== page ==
|Jepson Flora Project: Jepson Interchange|
|TREATMENT FROM THE JEPSON MANUAL (1993)||
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Jepson Interchange (more information)
©Copyright 1993 by the Regents of the University of California
For up-to-date information about California vascular plants, visit the Jepson eFlora.
Annual, perennial herb, shrub, glabrous to hairy, generally aromatic
Stems generally erect, generally 4-angled
Leaves generally simple to deeply lobed, opposite, generally gland-dotted
Inflorescence: cyme, generally clustered around stem, head-like, separated by evident internodes (terminal in Monardella ) or collectively crowded, spike-like to panicle-like (sometimes raceme or flowers 212); subtended by leaves or bracts; flowers sessile or pedicelled
Flower generally bisexual; calyx generally 5-lobed, radial to bilateral; corolla generally bilateral, 12-lipped, upper lip entire or 2-lobed, ± flat to hood-like, sometimes 0, lower lip generally 3-lobed; stamens generally 4, generally exserted, paired, pairs unequal, sometimes 2, staminodes 2 or 0; ovary superior, generally 4-lobed to base, chambers 2, ovules 2 per chamber, style 1, arising from center at junction of lobes, stigmas generally 2
Fruit: nutlets 4, generally ovoid to oblong, smooth
Genera in family: ± 200 genera, 5500 species: worldwide. Many cultivated for herbs, oils (Lavandula , lavender; Mentha , mint; Ocimum , basil; Rosmarinus , rosemary; Thymus , thyme), some cultivated as ornamental (in CA Cedronella , Leonotis , Phlomis )
Reference: [Cantino & Sanders 1986 Syst Bot 11:163185]
Stems generally erect, generally branched, tomentose
Leaves petioled to subsessile, generally ovate to round, crenate or toothed,
Inflorescences generally axillary, each head-like, generally subtended by leaves
Flower: calyx 10-lobed in CA, lobes spreading or recurved, sharp-pointed; corolla 2-lipped, upper lip entire to 2-lobed, lower lip 3-lobed; stamens 4, fertile, lower pair generally > upper pair, included in tube; style included, lobes ± equal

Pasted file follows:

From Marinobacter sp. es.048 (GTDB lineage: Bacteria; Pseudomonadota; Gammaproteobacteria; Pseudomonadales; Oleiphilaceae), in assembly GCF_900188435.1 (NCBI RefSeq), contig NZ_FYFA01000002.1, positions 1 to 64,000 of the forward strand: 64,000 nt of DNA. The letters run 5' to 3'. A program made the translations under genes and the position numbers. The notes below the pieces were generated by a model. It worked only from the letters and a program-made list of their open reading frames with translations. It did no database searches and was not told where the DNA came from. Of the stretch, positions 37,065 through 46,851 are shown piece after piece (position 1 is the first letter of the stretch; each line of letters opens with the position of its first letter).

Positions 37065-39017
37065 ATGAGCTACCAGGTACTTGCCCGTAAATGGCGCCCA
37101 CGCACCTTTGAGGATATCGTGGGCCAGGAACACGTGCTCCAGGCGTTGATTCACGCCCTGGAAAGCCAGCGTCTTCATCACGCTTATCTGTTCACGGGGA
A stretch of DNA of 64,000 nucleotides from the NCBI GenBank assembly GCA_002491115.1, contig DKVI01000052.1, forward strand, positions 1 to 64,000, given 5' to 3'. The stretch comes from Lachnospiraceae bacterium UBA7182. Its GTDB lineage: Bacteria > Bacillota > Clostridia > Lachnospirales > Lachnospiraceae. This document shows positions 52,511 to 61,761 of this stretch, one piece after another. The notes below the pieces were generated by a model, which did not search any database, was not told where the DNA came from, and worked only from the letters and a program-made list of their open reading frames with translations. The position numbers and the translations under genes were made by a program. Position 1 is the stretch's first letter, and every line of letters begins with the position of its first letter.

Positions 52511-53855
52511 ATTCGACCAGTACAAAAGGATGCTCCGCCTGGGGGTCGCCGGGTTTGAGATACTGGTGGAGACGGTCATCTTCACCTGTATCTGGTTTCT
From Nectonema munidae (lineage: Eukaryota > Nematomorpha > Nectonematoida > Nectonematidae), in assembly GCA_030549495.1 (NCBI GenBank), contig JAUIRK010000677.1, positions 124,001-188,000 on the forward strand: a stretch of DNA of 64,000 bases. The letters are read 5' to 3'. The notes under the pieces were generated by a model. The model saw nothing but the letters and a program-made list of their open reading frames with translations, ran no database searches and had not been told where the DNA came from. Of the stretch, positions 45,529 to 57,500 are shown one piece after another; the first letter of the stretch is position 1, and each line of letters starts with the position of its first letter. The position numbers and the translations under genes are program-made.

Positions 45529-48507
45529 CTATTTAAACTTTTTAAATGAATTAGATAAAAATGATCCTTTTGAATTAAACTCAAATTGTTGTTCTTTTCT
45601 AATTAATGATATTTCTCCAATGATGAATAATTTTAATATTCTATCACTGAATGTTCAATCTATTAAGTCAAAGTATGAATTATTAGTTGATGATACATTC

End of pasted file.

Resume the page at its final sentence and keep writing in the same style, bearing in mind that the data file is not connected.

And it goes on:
Fruit: nutlet top truncate
Species in genus: 30 species: Eur
Etymology: (Latin: based on ancient Hebrew word for bitter juice)
Some species cultivated for folk medicine, flavorings, some toxic.
Stems ascending to erect, 16 dm
Leaf: petiole < blade; blade 1.55.5 cm, widely ovate to ± round, base rounded to ± lobed, margin crenate
Flower: calyx 46 mm; teeth 10, short-soft-hairy; corolla > calyx, lips ± equal
Ecology: Disturbed sites, generally overgrazed pastures
Elevation: < 600 m.
Bioregional distribution: California Floristic Province, Desert Mountains (uncommon)
Distribution outside California: widespread worldwide; native to Europe
Flowering time: Spring and summer
Formerly cultivated for tea, flavoring.
|YOU CAN HELP US make sure that our distributional information is correct and current. If you know that a plant occurs in a wild, reproducing state in a Jepson bioregion NOT highlighted on the map, please contact us with that information. Please realize that we cannot incorporate range extensions without access to a voucher specimen, which should (ultimately) be deposited in an herbarium. You can send the pressed, dried collection (with complete locality information indicated) to us (e-mail us for details) or refer us to an accessioned herbarium specimen. Non-occurrence of a plant in an indicated area is difficult to document, but we will especially value your input on those types of possible errors (see automatic conversion of distribution data to maps).|